What is hepatitis delta?
- Hepatitis D virus (HDV), also known as hepatitis delta virus, is an infection that causes inflammation of the liver. If left untreated, HDV can lead to long term liver disease such as liver cirrhosis and cancer.
- HDV is known as a “satellite virus” because it can only infect people who are also infected with hepatitis B virus (HBV). The infection can be acquired at the same time as HBV (coinfection) or as a superinfection in people who are already chronically infected with HBV. Superinfection of HDV is one of the most severe forms of viral hepatitis; it accelerates progression to severe hepatitis in 70-90% of people.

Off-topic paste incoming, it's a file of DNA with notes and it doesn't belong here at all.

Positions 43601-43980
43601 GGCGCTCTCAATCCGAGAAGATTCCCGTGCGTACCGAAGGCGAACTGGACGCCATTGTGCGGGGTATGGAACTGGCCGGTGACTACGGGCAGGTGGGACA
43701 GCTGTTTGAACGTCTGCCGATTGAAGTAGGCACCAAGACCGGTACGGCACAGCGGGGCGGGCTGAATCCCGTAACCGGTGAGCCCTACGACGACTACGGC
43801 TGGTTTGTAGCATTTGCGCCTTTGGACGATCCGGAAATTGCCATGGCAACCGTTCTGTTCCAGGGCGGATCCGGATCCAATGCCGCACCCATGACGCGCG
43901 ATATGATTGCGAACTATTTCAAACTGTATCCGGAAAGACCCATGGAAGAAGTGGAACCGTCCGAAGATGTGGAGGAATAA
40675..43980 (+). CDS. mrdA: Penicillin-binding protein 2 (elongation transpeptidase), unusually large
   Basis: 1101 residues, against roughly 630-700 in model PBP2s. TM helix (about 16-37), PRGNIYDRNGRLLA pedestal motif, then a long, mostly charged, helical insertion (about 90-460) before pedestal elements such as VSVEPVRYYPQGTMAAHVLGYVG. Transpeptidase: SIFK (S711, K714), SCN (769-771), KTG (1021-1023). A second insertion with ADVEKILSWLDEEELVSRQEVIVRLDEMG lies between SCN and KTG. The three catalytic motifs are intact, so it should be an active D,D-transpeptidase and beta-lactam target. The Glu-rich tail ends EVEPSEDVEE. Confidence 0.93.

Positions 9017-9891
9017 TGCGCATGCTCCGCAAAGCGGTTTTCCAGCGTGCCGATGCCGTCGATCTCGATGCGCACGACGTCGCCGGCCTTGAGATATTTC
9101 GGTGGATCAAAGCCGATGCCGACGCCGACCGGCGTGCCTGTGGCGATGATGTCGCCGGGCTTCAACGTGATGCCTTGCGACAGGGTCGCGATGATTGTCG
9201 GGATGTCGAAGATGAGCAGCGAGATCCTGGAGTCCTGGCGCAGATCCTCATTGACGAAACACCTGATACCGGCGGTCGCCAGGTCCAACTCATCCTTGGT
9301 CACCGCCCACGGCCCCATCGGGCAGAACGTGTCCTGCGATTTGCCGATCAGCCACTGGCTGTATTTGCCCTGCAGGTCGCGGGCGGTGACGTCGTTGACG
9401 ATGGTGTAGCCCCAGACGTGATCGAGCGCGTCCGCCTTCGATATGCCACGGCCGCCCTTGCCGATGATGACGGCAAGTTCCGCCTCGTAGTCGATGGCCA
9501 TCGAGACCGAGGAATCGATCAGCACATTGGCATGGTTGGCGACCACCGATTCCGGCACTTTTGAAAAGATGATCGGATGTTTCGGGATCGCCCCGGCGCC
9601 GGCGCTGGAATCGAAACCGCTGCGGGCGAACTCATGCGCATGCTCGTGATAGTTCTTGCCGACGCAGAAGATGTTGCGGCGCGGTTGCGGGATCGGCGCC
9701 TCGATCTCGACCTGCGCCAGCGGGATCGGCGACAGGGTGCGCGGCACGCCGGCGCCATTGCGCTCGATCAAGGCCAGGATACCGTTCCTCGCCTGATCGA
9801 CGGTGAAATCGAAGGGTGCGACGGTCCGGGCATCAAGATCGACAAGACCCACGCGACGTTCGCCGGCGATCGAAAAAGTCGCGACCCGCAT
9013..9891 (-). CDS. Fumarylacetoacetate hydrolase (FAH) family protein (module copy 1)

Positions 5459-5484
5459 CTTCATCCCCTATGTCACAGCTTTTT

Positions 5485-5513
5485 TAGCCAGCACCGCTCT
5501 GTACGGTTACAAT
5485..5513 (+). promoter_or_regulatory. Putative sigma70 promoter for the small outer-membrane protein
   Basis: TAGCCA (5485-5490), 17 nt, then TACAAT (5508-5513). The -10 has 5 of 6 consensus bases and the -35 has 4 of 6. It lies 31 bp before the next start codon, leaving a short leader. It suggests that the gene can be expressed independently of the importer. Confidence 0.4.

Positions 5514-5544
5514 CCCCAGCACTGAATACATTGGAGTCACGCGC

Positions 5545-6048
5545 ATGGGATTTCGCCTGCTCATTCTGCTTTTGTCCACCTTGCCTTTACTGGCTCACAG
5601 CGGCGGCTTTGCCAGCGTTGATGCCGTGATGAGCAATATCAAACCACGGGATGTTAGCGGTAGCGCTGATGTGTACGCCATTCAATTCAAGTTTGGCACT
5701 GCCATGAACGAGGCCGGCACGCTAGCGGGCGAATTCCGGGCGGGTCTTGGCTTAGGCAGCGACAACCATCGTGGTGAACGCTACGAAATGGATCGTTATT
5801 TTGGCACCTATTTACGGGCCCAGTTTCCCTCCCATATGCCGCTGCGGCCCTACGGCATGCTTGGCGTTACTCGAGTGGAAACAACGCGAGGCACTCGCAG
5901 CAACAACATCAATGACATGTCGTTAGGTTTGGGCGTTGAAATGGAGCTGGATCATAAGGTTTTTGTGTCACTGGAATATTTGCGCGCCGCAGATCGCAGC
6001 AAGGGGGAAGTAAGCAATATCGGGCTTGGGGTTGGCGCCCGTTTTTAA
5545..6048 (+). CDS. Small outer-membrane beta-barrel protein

- The number of hepatitis D cases in the United States is estimated to be more than 125,000; globally, it is estimated that HDV affects between 12 and 60 million people.